Packed w/ UPX - can see 0/1 in sections

The malware is packed w/ UPX - can see 0/1 in sections.

Sure, I can can a tool or even use UPX -d -o flags .exe to create an unpacked copy with a >97% ratio, however I want to MANUALLY unpack it to keep practicing my skills and to get better.

Opening the .exe (MD5 for malware: 9fbdc5eca123e81571e8966b9b4e4a1e) with OllyDbg brings us right to the POPAD instruction and several usual follow-on calls on the stack that also let us know it's typical UPX stuff.

The problem is, when I step-over the PUSHAD and land on the MOV instruction, if I follow the ESP register through the dump, the first four hex dump bytes are zeroed out.

Zeroed bytes.

With this said, I still set the HWBP on access just to see what it would lead me to, and it brings me to this:

After hardware breakpoint

And this is where I get stumped. If I try and step through to the JUMP instruction, it will only go to the conditional jump (JNZ) before it falls back to the PUSH instruction. I can manually click my way to the JMP instruction and run the program again, which leads me to the CMP ESP, EAX. If I run the program one more time, it brings me to 0139BC0E which looks like this:

After CMP instruction

There's a few kernel32 function calls that you might see at the beginning of a program, but honestly I am not sure if I am where I need to be for this unpacking. I doubt it.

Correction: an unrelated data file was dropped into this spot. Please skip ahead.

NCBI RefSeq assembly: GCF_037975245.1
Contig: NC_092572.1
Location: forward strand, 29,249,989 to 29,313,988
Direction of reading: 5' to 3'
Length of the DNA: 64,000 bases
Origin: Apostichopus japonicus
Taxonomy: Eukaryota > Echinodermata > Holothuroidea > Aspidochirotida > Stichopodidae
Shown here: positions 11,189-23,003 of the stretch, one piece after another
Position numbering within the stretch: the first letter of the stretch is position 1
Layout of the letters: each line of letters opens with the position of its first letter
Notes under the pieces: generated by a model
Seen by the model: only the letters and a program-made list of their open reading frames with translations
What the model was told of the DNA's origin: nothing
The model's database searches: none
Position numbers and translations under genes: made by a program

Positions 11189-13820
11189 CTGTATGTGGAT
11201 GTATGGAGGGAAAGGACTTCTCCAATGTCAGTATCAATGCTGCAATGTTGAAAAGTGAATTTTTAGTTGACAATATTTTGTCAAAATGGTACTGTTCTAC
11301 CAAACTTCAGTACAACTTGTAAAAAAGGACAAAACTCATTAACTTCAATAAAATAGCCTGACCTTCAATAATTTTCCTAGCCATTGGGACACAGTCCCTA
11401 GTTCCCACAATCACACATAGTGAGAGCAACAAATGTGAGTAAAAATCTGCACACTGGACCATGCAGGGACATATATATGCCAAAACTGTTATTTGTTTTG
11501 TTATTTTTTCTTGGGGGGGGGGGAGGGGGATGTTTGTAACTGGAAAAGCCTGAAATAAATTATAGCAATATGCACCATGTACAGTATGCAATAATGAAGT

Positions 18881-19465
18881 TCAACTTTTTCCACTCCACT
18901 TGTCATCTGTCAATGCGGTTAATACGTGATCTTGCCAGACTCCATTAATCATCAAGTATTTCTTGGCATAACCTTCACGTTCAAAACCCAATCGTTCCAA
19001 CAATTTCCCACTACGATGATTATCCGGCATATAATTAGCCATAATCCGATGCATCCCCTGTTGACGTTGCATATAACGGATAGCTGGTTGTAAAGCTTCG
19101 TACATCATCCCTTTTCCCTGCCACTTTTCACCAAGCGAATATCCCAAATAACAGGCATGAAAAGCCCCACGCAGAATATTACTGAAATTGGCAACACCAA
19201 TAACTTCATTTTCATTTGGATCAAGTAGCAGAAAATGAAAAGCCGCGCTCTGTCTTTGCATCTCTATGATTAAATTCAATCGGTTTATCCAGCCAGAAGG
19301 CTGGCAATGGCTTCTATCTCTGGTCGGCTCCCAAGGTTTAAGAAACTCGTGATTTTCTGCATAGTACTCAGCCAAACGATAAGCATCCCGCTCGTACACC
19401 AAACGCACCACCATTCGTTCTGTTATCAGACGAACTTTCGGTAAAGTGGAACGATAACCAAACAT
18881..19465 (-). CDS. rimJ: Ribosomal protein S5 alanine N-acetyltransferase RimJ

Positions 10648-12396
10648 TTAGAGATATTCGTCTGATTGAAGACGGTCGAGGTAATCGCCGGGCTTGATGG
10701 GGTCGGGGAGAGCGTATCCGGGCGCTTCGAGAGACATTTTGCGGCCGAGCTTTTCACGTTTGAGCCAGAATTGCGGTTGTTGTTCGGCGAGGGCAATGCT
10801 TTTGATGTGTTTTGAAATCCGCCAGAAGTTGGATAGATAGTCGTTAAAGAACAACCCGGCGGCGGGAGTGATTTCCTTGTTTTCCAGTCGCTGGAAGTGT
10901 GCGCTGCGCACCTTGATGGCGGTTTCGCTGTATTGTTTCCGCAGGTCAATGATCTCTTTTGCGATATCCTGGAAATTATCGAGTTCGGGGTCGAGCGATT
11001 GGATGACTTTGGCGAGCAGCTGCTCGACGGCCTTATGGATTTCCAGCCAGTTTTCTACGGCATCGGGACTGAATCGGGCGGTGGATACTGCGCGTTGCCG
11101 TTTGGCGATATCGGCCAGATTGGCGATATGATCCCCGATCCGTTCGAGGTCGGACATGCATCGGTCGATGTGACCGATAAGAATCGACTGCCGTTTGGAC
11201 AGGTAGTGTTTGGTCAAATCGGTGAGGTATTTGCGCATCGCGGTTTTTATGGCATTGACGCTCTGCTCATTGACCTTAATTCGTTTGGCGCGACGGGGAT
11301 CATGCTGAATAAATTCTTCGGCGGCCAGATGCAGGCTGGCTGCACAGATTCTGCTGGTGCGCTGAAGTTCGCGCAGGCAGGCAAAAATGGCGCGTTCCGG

All in all, I could use some help.

2 Answers 2


This may either be packed multiple times or contain additional obfuscations or anti-analysis. Use the "PUSHAD, breakpoint on ESP, run" method to find the tail transition, as you have. Then set a breakpoint on the tail transition (in your case, JMP 0002A99E) and run to that. The single-step to take the jmp and you'll be at the OEP, or the next stage of packing.

One way to figure out if you have it unpacked is to dump at this point (using OllyDumpEx, for example) and load it in your typical tools (IDA, exeinfo, PEiD, etc) to see what it looks like.

When I do this with your binary, I'm seeing what looks like some typical setup code, but then after the call to initterm, at 0040A7F2 there is a call using a memory address that contains zeros (hover over the dword_xxxx value to see). If you look back just a little bit, you'll see a call to a sub_xxxx that takes as an argument that dword_xxxx address. Diving into that function and the functions it calls, it looks like there is some parsing of the PE header (see cmp's with immediate values 5A4Dh and 4550h). In malware, this is typically done to find where kernel32 or other modules are in memory.

In addition to that, look at the Imports and you can see that there are references to LoadLibrary and GetProcAddress. If you look for those cross-references (aka xrefs), then you'll find functions that look like they have encoded values (a bunch of xor instructions in a row with immediates), so possibly dynamically rebuilding the IAT.

That's more info than you need to get past the UPX unpacking stage, but this malware has more anti-analysis techniques than just UPX packing, so you might have additional questions. The Practical Malware Analysis book has a good description of what you'll want to do next, and is generally a good reference, but feel free to start more questions on stackexchange if you want more help!